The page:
[av_wgt] is the binary response times the weight ([Final Weight])

My Pivot Table looks something like this:
Row Labels Sum of av_wgt Sum of Final Weight Sum of Pct_Agree
Q1A1 813870.32 1156587.76 0.704
Female 813870.32 498125.09 0.704
Male 813870.32 658462.67 0.704
Q1A10 440769.14 1156587.76 0.381
Female 440769.14 498125.09 0.381
Male 440769.14 658462.67 0.381
GENDER is from the dimensions table, and the Q1An values are from the fact table (giving the 1:many relationship). Q1A1 and Q1A10 are correct, but the sum of Pct_Agree does not change when GENDER from the dimensions table is added as a row label; same for Sum of av_wgt. How do you get the rollups to change with the dimensions table fields?

Thanks for you help.

1. Ted says:

Sorry about the Pivot Table format. Pasting this table into Excel may help:

Row Labels, Sum of av_wgt, Sum of Final Weight, Sum of Pct_Agree
Q1A1,, 813870.32, 1156587.76, 0.704
,Female, 813870.32, 498125.09, 0.704
,Male, 813870.32, 658462.67, 0.704
Q1A10,, 440769.14, 1156587.76, 0.381
,Female, 440769.14, 498125.09, 0.381
,Male, 440769.14, 658462.67, 0.381

2. powerpivotpro says:

Is fact_data[av_wgt] a measure or a column?

BTW when referencing a measure in a measure formula, I always omit the table name, and when referencing a column, I always include it.

EX: [Measure] and Table[Column]

That way I can always quickly tell the difference.

You may already be doing that of course, but it was a relevant tip to share just in case.

1. Ted says:

fact_data[av_wgt] is a measure, and I changed it to [av_wgt] per your suggestion. It does not change in the Pivot Table when GENDER (a dimension variable) is added to the rows.

2. powerpivotpro says:

Well I was really hoping that was a column, so I could suggest you use a measure instead 🙂

Any chance you can send me the workbook? Even a version where the data has been replaced with fake data, or sensitive identifying columns removed?

I’m rob. At a place called pivotstream. dot com.

5. Karen McGinnis says:

Please HELP! I am trying to calculate forecast accuracy by product type for my national sales meeting. I have a pivot which has all of our items grouped by their product type. The Row labels are Product type / item; the column headers are 1st Qtr Forecast, 1st Qtr Invoice. I did a simple calculated feild to come up with the % of each invoice to forecast. (new column 1st qtr Inv vs Fcst)

I want to do a weighted average when I sum this up to cagetory so that if an item that sells 10K units is only 60% accurate and 3 items that only sell 1K units are 100% accurate the average would be weighted based on what they sell.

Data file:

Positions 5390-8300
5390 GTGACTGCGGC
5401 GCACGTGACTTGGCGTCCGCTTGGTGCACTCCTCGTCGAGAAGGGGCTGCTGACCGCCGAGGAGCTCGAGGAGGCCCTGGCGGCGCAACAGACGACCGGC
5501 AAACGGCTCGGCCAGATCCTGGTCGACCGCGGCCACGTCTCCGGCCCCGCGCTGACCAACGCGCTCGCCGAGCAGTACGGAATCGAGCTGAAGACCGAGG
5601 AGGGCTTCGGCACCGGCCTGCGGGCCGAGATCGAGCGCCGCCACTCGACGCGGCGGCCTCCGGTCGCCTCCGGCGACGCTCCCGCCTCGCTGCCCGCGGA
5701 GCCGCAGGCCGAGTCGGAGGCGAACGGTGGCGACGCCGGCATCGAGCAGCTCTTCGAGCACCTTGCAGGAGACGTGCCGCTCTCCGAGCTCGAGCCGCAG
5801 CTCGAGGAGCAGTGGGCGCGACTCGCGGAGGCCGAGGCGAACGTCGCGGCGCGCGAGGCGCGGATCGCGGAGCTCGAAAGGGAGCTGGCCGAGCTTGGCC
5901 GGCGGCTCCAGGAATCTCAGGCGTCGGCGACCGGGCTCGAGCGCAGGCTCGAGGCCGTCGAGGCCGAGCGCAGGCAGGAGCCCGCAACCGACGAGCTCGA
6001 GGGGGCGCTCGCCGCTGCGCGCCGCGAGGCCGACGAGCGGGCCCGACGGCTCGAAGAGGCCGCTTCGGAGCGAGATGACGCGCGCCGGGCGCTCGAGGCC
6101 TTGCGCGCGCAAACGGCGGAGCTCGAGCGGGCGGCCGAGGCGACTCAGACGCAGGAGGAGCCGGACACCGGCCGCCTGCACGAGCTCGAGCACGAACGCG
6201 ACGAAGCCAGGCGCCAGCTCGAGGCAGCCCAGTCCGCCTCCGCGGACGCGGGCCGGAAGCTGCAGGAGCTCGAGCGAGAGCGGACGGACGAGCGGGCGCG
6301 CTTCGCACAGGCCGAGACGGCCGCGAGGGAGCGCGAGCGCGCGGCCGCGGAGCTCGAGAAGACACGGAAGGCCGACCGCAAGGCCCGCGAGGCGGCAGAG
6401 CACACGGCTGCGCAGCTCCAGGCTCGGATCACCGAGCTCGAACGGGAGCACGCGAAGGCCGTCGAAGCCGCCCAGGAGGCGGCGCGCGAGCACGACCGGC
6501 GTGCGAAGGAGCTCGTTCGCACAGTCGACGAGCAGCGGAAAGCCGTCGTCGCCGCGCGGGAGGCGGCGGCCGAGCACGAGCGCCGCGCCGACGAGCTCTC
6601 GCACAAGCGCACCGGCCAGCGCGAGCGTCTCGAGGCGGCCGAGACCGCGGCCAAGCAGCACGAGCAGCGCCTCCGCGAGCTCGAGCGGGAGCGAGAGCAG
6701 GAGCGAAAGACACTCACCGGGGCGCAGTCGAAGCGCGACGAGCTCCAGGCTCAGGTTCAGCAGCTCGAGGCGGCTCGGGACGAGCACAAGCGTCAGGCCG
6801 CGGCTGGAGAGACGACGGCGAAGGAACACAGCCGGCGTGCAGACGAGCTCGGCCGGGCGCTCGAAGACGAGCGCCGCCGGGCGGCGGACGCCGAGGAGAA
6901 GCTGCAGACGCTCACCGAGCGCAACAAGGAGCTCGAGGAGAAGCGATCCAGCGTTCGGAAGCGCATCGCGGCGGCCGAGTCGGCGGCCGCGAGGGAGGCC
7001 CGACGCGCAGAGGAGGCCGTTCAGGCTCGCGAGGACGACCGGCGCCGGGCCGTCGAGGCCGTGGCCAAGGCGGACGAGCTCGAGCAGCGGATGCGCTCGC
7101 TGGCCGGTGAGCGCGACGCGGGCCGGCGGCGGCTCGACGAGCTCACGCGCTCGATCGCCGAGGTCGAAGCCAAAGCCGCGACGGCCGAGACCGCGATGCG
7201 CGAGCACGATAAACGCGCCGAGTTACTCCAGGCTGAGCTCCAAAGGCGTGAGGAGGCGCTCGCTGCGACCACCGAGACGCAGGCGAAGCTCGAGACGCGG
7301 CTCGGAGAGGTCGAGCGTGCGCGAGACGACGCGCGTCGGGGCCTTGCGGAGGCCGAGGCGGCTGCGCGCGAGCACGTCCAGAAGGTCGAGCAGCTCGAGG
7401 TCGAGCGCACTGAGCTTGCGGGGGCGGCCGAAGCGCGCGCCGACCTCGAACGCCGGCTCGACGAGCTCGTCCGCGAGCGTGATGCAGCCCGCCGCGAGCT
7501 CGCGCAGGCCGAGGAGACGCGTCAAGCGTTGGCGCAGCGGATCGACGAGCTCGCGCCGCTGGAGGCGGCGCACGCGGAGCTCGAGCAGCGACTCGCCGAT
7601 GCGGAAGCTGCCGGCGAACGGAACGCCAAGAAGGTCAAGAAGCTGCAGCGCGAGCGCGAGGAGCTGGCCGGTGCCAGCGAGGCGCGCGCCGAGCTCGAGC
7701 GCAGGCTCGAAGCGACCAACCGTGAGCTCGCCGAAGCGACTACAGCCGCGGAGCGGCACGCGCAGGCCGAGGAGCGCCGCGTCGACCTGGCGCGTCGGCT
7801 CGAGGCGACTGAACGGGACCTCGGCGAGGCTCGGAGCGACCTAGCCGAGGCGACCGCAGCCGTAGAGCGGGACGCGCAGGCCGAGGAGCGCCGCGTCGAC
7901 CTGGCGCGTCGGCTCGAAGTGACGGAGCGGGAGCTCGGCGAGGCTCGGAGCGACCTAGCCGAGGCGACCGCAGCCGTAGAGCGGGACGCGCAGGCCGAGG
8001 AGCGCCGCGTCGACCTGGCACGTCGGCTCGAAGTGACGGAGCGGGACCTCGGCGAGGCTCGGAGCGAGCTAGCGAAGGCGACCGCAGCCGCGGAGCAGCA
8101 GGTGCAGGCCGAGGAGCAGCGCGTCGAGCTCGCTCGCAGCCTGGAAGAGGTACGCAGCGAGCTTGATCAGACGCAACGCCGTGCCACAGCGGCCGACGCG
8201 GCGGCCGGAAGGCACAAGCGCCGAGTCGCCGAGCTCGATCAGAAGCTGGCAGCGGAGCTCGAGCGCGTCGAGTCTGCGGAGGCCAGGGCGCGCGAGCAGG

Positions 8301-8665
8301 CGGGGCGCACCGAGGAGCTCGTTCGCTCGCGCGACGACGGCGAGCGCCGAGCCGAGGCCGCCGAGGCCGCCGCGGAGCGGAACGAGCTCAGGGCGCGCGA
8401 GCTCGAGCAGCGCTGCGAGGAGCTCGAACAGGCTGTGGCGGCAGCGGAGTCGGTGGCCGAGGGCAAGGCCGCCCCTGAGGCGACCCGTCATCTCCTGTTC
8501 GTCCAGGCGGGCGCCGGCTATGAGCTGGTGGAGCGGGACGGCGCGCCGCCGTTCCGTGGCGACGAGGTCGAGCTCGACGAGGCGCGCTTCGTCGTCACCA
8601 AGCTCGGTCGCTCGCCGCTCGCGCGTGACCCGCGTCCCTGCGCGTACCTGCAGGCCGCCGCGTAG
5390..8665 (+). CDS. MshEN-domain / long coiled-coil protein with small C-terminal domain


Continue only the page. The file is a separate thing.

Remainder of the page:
I did a 2nd calculated feild that gave a weight of each item based on the total of the category and that works. I just need to know how to write the formula so that it takes the weight I just created and uses it with the % Inv to Fcst.

6. Christopher Hill says:

Any insight as to how to calculate a Weighted Standard Deviation in DAX? For example, using standard Excel tables (assuming table=T, Values=[Value], and Weight=[Weight]), to calculate a Weighted Standard Deviation you could use the following formula:

=SQRT(SUMPRODUCT((SUMPRODUCT(T[Value],T[Weight])/SUM(T[Weight])-T[Value])^2,T[Weight])/(SUM(T[Weight])-1))

The main crux of the issue I am running into is of course DAX doesn’t have a SUMPRODUCT() formula, but rather SUMX, which changes the context. The first part of the formula:

SUMPRODUCT((SUMPRODUCT(T[Value],T[Weight])/SUM(T[Weight])-T[Value])^2

Effectively is calculating the variance (e.g. how far each row varies from the mean), however in DAX, I had to change the sumproduct()’s to sumx()’s, which in turn, modify the context so the ‘mean’ it is calculating is based upon the single row, opposed to all rows (within the filter). While a simple ALL() will return it to the TOTAL table context, this also ignores any slicers/filters that may be applied.

Thoughts?

7. Bob says:

How would [Total Population] be written if for example Group A is sliced out?
Cause then you don’t want to divide by the whole popluation, but only the (sum of the ) population of Groups B till H.

8. Sushil says:

Rob, Thank you very much. It my first time to make my hand dirty with DAX and I got it right with you.

Got reasonable idea to build my logics. Very good reference point. these few building blocks one need to understand and rest shall follow on your skill.

9. Brandon West says:

OMG I have been scouring the net for a solution to my weighted avg problem and tried ridiculous complicated formulas/tables/measures… but yours finally fixed my problem. Thanks so much!

1. Rob Collie says:

Our pleasure 🙂